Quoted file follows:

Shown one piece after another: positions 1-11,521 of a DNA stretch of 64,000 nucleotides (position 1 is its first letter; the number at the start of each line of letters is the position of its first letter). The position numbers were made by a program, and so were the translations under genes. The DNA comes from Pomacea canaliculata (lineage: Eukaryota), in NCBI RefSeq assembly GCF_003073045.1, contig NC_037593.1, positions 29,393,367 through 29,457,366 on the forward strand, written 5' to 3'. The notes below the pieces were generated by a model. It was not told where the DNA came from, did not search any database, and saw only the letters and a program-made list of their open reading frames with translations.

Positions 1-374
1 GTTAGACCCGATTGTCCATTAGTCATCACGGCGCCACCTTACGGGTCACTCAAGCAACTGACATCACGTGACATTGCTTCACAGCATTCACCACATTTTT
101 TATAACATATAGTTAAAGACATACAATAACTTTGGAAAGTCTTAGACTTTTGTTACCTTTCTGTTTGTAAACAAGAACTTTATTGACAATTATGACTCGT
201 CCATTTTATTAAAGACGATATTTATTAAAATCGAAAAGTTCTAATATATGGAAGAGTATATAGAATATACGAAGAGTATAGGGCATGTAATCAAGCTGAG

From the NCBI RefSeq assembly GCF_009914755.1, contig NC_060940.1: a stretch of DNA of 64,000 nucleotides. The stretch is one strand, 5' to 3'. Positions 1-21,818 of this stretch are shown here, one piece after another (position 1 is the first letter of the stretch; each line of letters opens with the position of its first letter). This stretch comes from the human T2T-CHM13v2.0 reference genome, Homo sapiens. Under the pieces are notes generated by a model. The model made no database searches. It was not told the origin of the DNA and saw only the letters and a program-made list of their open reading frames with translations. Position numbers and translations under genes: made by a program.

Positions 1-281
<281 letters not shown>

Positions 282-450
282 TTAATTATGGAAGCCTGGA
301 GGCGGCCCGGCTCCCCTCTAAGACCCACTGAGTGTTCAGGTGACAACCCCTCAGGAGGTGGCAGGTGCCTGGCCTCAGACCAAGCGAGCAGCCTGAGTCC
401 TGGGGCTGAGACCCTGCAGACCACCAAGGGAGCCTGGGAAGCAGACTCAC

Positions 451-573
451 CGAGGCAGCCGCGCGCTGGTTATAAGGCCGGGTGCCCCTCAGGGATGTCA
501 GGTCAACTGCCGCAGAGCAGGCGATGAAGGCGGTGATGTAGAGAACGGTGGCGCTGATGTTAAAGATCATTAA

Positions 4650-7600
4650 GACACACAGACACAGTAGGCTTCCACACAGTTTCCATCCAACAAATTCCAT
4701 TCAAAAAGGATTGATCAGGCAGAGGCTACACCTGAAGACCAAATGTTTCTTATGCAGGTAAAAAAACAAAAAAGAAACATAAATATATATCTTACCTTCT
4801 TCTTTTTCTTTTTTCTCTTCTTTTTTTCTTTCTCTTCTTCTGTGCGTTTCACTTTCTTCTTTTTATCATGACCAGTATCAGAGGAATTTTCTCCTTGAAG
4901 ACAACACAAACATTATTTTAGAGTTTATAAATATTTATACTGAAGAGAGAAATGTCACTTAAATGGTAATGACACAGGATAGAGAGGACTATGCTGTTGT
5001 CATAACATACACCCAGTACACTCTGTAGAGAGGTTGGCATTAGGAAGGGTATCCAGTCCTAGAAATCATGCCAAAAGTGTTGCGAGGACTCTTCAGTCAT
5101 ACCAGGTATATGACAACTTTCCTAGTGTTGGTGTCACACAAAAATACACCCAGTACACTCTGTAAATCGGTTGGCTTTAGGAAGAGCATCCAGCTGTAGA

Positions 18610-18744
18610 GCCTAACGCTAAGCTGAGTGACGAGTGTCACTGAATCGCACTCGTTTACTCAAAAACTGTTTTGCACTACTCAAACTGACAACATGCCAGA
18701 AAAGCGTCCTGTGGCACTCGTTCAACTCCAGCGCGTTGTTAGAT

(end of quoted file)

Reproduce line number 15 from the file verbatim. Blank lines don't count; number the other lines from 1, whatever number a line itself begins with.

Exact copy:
501 GGTCAACTGCCGCAGAGCAGGCGATGAAGGCGGTGATGTAGAGAACGGTGGCGCTGATGTTAAAGATCATTAA